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Saturday, April 2, 2011

Freak Week II: Semper Augustus and Tulipmania.

Happy April 2nd, everyone! What better way to celebrate the coming of Spring (in one part of the world) than with a flower?



Yes, those are tulips (genus Tulipa), one of the most popular ornamental flowers in the world. These are very special types of tulip called Semper Augustus that was grown back in 17th-century Holland. Do not try to look for one in a flower catalog. You may find similar-looking tulips, but Semper Augustus is an extinct strain of tulip.

What the hell happened?

Back in 1593, tulips were introduced to Europe via the Ottoman Empire. Since they were new and very hard to grow (a tulip bulb only forms once every 7-12 years), they were seen as status symbols. The Dutch became particularly fond of them.


They might STILL be crazy.

By 1637, the Dutch had gone completely nuts raising tulips. They not only had red, yellow, and white varieties, but began to breed tulips with odd "flames" and streaks on their petals. Several of these odd tulips, including the Semper Augustus and the Viceroy, were so rare and expensive that people would sell the farm to get just one bulb.


Watercolor drawing of a Viceroy. Not worth as much as the actual flower.

No, seriously. Here is what people paid for a Viceroy, which was not even the most expensive bulb in existence:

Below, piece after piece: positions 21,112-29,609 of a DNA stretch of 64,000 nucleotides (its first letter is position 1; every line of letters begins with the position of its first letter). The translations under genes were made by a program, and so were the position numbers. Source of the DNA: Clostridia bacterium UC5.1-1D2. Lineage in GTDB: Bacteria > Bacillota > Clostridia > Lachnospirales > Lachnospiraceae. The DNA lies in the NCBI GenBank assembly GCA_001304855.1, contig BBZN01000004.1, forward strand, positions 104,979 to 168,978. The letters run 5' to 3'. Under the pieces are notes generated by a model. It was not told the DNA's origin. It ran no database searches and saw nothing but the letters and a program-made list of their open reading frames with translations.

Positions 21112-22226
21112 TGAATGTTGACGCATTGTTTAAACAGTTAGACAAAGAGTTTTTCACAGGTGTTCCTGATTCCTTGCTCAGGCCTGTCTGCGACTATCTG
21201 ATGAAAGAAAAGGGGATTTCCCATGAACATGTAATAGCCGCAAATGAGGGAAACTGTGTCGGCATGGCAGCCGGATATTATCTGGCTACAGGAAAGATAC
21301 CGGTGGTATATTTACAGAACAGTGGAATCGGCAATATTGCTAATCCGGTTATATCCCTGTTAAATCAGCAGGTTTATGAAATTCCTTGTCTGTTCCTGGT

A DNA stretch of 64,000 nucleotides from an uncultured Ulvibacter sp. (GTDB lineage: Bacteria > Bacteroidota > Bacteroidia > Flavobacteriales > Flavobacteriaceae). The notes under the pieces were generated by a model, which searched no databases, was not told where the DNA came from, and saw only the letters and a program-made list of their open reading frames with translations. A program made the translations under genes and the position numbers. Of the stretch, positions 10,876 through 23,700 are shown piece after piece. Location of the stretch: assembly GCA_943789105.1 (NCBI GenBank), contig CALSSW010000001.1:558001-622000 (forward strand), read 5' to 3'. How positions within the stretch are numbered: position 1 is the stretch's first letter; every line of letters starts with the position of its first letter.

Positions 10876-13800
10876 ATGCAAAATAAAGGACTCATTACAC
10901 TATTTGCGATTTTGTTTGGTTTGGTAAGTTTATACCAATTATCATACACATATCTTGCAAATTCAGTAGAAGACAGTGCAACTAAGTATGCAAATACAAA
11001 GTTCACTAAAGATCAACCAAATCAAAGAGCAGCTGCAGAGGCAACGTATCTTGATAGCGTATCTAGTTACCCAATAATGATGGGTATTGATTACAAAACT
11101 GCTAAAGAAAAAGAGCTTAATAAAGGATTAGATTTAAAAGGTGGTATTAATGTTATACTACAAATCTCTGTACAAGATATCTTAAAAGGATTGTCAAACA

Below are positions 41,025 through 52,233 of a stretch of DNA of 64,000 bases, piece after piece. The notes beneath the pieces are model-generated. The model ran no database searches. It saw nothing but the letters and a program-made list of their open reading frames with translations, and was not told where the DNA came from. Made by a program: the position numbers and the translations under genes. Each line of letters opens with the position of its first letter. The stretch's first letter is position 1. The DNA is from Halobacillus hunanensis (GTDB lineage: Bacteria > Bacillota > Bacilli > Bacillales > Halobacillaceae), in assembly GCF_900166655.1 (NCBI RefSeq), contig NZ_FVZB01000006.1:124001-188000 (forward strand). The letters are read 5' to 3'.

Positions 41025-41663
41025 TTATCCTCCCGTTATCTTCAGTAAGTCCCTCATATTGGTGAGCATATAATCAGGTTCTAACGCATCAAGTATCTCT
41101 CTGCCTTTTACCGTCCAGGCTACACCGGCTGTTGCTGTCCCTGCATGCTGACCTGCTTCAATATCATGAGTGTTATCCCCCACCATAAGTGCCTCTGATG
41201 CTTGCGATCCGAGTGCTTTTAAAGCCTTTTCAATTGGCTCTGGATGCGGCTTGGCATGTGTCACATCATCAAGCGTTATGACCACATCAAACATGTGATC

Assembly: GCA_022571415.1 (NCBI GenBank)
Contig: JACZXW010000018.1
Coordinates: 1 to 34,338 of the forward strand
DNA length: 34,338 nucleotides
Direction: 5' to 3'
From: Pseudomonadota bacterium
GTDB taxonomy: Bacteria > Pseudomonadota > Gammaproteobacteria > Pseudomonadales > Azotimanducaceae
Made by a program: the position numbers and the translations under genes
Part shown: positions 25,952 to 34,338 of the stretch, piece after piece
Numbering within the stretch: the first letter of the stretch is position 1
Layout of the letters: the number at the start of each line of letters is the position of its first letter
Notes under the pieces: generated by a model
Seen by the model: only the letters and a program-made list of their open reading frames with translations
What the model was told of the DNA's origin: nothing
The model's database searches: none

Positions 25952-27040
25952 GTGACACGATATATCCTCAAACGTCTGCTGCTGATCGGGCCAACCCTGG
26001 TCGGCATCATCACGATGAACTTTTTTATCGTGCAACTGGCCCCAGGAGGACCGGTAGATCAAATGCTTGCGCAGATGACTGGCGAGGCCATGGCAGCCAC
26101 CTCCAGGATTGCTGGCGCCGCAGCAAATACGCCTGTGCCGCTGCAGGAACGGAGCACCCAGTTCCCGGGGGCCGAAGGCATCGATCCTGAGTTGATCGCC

Two lasts of wheat 448ƒ
Four lasts of rye 558ƒ
Four fat oxen 480ƒ
Eight fat swine 240ƒ
Twelve fat sheep 120ƒ
Two hogsheads of wine 70ƒ
Four tuns of beer 32ƒ
Two tons of butter 192ƒ
1,000 lb. of cheese 120ƒ
A complete bed 100ƒ
A suit of clothes 80ƒ
A silver drinking cup 60ƒ
Total 2500ƒ


In modern money, that's around 1,250 USD. Semper Augustus ran for at least twice that. That's a few bills. It is also a lot more than the average Dutch worker made.  Hell, see the cows on that list? Cows are expensive animals. These were very pricey tulips.

Rare color patterns like those found on the Semper Augustus and Viceroy were caused by the tulip breaking virus. It is spread by aphids and also called "tulip mosaic virus," "Lily streak virus," or simply "TMV." This virus causes abnormal white streaks in the tulip's petals. Modern strains of tulip with streaks are just bred that way; no tulips were harmed to make the bulbs available in magazines.

Utilizing this virus to give tulips unique patterns came with a downside: The virus severely stunts the growth of the plant. Successive breeding accelerated this effect so much that the bulb did not develop into a flower, thus ending the genetic line.

 

People lost millions breeding impermanent tulips. There were investment pamphlets advising against tulips, frequently citing religious material. Much like homosexuals and abortions today, tulips were considered against Christian morals.  We hope they were not likening it to genitalia, but given how the Christian mind works, it would not have been out of bounds.


Suggestive, much?

Since then, "tulip mania" has been used to describe any economic bubble. The dot-com bubble, expensive ball pythons, and the subprime mortgage crisis have all been compared to the tulip craze in Holland. Although reports of exactly how many people got into tulips are likely exaggerated, some people were certainly mad about flowers.


Tomorrow: Incense and peppermints...and White Widow.

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